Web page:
Jun 21, 2005

"Michael Jackson's Hidden Accuser: Racism" [LINK]

Mark Anthony Neal, Duke University professor of African and African American Studies, offers commentary in the Los Angeles Times prior to Michael Jackson's acquittal:

There is, of course, little tolerance for child molestation regardless of the race of the offender. Race, though, complicates such offenses when they occur across the color line, particularly given the history of black masculinity in American society — a history rife with outright fear and frenzy about black male sexuality. ...

Jackson clearly understood that part of his global appeal lay in his ability to mute the stereotypes associated with black male sexuality throughout American history. Michael Jackson was Peter Pan in the eyes of white America. This image of the asexual black male is possibly the reason why some parents were willing to let Jackson spend time with their children; he was the antithesis of the black male brute that lies submerged in the subconsciousness of white America.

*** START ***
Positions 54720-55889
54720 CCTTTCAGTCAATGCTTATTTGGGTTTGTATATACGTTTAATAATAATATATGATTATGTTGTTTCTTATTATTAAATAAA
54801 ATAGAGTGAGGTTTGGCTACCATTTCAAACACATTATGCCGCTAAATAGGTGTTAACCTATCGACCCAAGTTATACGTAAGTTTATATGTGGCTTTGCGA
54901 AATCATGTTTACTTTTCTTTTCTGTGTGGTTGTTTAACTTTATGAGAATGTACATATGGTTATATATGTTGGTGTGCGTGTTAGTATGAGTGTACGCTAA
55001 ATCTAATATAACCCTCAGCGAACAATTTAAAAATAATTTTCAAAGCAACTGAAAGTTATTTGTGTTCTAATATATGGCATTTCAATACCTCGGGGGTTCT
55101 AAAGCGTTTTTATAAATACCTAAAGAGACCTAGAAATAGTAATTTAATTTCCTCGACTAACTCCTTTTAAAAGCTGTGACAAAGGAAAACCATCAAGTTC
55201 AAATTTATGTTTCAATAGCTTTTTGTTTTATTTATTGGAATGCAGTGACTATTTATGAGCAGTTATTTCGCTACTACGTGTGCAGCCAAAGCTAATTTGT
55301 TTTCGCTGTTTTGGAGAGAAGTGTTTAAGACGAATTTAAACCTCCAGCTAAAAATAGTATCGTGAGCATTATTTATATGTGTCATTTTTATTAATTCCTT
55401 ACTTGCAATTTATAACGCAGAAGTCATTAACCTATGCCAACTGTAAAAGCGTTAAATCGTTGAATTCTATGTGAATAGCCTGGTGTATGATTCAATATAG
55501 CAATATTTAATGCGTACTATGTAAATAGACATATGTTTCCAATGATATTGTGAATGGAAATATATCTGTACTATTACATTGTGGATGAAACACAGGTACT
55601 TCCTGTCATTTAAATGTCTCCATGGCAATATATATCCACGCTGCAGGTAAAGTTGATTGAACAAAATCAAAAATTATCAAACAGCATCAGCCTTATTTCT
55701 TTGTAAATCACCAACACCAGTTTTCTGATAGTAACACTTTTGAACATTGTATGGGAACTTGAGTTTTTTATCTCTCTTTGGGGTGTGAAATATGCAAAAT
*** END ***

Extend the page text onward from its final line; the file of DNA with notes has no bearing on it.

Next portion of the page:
Indeed, throughout much of his career, Jackson was an exemplar of the "good black" — those such as Colin Powell, Michael Jordan and Condoleezza Rice who are set apart from "regular" black folk. This is not to say that Jackson was in denial about his "blackness." The kinds of violence that he has enacted upon his face — the nose jobs and the apparent skin treatments — suggest that not only was he aware that he was black, but that he probably possessed a hatred of his once racially specific physical features.

(via Arts & Letters Daily)

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